Effects of exercise on depressive symptoms in adults with arthritis and other rheumatic disease: a systematic review of meta- analyses
Background: Depression is a major public health problem among adults with arthritis and other rheumatic disease. The purpose of this study was to conduct a systematic review of previous meta-analyses addressing the effects of exercise (aerobic, strength or both) on depressive symptoms in adults with osteoarthritis, rheumatoid arthritis, fibromyalgia and systemic lupus erythematous. Methods: Previous meta-analyses of randomized controlled trials were included by searching nine electronic databases and cross-referencing. Methodological quality was assessed using the Assessment of Multiple Systematic Reviews (AMSTAR) Instrument. Random-effects models that included the standardized mean difference (SMD) and 95% confidence intervals (CIs) were reported. The alpha value for statistical significance was set at p ≤ 0.05. The U3 index, number needed to treat (NNT) and number of US people who could benefit were also calculated. Results: Of the 95 citations initially identified, two aggregate data meta-analyses representing 6 and 19 effect sizes in as many as 870 fibromyalgia participants were included. Methodological quality was 91% and 82%, respectively. Exercise minus control group reductions in depressive symptoms were found for both meta-analyses (SMD, −0.61, 95% CI, −0.99 to −0.23, p = 0.002; SMD, −0.32, 95% CI, −0.53 to −0.12, p = 0.002). Percentile improvements (U3) were equivalent to 22.9 and 12.6. The number needed to treat was 6 and 9 with an estimated 0.83 and 0.56 million US people with fibromyalgia potentially benefitting. Conclusions: Exercise improves depressive symptoms in adults with fibromyalgia. However, a need exists for additional meta-analytic work on this topic.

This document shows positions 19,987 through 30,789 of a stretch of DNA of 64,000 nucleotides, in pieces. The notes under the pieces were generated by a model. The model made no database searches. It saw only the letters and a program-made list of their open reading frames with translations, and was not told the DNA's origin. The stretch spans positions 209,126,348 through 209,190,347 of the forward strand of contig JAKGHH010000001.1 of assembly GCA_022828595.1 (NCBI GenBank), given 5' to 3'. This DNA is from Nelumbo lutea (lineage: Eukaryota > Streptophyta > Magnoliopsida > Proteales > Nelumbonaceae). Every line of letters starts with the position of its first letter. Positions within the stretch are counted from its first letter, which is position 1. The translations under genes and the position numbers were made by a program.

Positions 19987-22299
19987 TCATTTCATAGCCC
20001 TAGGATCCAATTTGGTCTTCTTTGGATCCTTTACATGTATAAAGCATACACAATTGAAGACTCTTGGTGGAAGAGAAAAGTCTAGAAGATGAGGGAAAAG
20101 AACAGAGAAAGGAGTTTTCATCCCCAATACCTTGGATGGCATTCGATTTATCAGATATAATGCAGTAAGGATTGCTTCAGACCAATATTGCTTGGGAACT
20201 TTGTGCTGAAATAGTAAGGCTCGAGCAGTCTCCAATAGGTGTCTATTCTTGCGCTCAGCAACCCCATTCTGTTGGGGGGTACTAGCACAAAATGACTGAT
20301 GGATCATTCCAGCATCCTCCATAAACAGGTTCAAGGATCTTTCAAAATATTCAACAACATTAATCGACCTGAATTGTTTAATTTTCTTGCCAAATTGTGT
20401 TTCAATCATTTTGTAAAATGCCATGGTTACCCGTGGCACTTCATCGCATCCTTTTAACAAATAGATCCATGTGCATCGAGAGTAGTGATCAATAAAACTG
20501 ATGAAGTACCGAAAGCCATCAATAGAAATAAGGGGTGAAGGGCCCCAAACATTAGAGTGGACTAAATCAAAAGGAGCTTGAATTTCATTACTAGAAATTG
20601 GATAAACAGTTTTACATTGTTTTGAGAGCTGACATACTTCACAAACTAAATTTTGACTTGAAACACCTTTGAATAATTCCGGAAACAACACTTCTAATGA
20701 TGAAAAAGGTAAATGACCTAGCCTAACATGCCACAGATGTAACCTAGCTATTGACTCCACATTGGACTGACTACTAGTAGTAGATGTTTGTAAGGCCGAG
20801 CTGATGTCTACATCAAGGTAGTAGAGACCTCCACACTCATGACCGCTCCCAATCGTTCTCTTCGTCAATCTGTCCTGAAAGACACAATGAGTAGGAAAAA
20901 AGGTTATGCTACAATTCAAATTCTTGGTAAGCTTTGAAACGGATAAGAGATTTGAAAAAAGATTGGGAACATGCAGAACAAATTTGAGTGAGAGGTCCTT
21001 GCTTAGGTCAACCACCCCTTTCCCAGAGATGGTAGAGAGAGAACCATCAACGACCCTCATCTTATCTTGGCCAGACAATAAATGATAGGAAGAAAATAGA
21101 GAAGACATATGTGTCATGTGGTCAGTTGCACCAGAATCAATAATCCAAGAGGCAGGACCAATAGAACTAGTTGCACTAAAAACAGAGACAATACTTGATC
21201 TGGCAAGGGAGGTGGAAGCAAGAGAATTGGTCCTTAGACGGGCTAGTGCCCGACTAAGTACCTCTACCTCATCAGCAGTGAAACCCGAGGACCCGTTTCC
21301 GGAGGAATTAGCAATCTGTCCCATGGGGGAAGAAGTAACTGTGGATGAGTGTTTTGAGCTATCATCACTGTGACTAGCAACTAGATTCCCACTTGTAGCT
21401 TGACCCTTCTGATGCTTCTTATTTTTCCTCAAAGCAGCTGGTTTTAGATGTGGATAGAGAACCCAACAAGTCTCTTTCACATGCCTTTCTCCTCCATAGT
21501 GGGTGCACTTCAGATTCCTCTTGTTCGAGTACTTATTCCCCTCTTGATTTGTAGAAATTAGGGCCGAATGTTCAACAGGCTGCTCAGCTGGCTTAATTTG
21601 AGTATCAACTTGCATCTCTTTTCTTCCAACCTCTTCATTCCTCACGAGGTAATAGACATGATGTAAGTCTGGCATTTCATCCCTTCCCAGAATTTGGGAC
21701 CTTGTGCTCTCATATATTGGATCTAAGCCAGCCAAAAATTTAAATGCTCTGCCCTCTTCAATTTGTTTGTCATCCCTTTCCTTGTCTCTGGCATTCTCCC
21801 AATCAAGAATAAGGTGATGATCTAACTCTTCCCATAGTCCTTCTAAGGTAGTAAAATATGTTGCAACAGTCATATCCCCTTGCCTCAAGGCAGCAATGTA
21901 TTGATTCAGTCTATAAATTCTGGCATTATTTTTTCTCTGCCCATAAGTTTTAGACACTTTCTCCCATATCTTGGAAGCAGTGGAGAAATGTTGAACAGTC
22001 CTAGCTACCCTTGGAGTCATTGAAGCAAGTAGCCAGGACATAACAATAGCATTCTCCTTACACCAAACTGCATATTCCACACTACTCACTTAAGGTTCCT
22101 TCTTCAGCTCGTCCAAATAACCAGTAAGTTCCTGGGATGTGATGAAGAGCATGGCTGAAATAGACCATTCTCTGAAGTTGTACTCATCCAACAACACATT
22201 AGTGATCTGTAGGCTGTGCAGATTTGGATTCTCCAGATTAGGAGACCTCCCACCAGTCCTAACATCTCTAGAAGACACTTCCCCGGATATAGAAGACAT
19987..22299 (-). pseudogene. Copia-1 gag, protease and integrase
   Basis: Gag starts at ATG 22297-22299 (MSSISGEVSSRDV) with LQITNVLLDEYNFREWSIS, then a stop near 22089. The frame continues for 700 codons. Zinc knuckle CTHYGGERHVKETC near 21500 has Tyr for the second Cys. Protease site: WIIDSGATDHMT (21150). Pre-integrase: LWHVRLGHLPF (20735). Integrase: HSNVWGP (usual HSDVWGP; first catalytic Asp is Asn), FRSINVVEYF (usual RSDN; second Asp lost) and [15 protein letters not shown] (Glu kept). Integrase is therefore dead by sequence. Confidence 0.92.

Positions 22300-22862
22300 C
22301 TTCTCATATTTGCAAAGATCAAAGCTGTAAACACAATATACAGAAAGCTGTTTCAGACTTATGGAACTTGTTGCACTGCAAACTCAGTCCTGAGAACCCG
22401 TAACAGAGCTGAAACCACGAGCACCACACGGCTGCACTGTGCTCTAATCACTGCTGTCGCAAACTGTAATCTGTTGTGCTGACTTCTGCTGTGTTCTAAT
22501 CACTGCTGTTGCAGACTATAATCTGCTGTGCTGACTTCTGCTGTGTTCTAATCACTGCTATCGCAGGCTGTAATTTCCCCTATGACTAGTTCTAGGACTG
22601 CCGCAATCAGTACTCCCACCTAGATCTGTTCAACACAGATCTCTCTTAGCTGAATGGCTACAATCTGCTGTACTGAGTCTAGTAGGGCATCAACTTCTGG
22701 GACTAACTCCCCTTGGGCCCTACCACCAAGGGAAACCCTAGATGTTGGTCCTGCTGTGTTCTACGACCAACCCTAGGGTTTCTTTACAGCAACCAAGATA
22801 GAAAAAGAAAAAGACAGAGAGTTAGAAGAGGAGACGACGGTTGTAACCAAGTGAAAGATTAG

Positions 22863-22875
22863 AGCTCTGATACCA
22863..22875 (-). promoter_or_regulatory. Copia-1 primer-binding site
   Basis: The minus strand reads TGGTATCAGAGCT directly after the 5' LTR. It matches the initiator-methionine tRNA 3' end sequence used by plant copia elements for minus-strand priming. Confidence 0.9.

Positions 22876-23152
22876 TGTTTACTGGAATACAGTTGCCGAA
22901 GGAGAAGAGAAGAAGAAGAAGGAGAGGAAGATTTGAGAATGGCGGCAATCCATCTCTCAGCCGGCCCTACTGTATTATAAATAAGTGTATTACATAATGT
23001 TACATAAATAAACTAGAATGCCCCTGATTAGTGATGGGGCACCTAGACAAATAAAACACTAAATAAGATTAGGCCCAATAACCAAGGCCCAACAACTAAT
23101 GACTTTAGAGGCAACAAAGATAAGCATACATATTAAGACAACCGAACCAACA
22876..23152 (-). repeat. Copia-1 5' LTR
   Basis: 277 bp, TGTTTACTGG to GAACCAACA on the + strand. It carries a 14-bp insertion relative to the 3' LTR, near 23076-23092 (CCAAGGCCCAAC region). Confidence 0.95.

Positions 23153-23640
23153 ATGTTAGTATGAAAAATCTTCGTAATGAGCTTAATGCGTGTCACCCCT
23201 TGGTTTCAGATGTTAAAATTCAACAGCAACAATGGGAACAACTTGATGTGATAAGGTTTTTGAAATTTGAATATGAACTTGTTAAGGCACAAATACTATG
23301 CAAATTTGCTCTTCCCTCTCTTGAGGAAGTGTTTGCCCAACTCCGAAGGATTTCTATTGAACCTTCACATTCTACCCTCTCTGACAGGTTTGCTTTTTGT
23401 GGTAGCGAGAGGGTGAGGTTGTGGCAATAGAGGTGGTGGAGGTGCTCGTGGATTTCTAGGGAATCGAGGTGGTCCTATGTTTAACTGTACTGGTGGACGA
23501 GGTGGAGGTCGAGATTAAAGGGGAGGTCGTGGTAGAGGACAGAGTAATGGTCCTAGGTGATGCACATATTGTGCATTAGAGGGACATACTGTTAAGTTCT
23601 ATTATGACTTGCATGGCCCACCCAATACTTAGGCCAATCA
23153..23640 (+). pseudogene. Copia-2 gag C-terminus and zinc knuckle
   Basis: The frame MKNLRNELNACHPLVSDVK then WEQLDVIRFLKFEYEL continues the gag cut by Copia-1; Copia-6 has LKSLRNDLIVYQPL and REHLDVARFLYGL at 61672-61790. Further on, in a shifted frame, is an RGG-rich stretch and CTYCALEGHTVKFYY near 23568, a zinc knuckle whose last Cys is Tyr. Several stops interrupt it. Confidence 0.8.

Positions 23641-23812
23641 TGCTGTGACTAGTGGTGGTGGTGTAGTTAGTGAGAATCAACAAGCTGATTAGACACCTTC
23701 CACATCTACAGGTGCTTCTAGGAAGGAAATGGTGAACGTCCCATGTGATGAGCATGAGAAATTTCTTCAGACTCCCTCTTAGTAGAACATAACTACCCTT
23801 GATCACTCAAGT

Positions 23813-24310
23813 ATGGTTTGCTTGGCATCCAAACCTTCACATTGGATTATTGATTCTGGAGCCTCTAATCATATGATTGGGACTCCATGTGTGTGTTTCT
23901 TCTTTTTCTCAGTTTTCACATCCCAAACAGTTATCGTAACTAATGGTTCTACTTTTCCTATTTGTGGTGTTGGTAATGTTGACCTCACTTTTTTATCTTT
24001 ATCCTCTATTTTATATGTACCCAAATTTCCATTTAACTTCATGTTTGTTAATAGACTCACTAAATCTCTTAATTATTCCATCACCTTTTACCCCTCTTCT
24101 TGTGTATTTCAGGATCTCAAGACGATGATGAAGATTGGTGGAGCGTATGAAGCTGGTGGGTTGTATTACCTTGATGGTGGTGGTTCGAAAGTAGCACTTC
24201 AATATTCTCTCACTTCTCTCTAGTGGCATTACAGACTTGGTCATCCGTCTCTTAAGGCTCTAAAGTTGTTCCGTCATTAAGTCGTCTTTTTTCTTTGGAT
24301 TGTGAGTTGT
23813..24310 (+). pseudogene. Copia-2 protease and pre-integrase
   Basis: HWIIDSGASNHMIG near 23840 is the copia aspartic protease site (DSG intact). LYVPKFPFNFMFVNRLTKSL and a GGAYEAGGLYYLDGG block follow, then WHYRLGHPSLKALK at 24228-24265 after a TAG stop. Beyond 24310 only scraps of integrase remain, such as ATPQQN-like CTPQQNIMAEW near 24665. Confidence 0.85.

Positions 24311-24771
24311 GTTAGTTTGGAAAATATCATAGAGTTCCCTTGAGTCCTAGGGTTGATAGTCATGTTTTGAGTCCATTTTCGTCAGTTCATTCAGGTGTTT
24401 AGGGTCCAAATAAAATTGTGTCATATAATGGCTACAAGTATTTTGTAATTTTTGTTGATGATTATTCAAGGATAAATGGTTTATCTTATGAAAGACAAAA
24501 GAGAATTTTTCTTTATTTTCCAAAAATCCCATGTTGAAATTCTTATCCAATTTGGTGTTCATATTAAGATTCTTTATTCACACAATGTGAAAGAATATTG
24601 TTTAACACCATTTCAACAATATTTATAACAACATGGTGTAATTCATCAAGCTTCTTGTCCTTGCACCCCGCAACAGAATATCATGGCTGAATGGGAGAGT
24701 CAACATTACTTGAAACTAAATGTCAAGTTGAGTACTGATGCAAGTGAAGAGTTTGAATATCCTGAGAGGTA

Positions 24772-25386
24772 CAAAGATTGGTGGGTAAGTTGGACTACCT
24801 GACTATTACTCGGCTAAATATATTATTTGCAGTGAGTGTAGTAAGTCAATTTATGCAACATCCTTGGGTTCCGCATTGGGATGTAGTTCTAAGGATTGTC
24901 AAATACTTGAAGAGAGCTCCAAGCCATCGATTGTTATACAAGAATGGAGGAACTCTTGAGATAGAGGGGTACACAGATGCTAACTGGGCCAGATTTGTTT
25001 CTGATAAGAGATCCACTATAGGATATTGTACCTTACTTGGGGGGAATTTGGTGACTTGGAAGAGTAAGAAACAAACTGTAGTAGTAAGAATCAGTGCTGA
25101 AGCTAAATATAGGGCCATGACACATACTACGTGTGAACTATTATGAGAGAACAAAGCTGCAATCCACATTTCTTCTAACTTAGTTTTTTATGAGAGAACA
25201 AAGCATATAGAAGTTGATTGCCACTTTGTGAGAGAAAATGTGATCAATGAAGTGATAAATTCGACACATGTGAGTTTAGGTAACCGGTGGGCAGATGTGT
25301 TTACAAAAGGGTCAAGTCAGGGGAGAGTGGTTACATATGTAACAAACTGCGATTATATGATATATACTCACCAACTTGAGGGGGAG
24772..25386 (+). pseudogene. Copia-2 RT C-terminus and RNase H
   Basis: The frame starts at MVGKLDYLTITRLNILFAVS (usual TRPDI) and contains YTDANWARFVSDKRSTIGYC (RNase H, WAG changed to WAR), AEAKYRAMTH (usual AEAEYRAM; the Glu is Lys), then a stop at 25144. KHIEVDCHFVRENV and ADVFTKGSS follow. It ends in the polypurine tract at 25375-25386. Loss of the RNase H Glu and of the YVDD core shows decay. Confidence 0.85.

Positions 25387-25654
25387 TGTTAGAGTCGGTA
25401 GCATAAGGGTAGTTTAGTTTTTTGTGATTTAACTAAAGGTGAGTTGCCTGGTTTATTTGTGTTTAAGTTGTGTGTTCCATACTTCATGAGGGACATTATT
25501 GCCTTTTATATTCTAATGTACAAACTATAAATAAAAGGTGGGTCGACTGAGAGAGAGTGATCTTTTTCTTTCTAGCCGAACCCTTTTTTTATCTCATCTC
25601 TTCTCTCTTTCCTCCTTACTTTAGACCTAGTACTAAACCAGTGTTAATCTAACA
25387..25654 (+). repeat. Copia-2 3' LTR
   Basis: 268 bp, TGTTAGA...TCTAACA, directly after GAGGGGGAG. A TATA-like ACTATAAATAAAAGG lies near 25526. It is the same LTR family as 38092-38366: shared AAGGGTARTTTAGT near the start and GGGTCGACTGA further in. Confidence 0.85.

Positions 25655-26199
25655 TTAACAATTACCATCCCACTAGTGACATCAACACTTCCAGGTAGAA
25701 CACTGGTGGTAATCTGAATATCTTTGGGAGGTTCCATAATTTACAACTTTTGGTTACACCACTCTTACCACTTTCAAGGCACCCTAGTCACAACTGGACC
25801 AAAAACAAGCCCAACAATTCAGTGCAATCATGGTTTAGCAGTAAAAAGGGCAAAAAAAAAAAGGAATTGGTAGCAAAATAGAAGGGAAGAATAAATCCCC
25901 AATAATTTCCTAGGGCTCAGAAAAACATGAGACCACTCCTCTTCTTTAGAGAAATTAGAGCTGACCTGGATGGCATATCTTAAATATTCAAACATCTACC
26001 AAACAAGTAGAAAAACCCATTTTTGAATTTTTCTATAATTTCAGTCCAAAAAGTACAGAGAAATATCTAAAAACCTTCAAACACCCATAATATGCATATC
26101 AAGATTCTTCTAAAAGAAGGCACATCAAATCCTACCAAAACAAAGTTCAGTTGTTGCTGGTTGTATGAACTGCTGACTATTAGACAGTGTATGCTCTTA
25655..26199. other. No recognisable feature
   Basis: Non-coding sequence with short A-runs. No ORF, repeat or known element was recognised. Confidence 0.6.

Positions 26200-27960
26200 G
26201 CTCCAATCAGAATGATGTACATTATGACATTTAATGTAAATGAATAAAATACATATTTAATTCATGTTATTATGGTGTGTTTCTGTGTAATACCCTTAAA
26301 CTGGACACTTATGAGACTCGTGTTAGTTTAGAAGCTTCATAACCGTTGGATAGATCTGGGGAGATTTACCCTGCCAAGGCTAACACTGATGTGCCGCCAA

Digital Commons Citation
Kelley, G A. and Kelley, K S., "Effects of exercise on depressive symptoms in adults with arthritis and other rheumatic disease: a systematic review of meta- analyses" (2014). Clinical and Translational Science Institute. 86.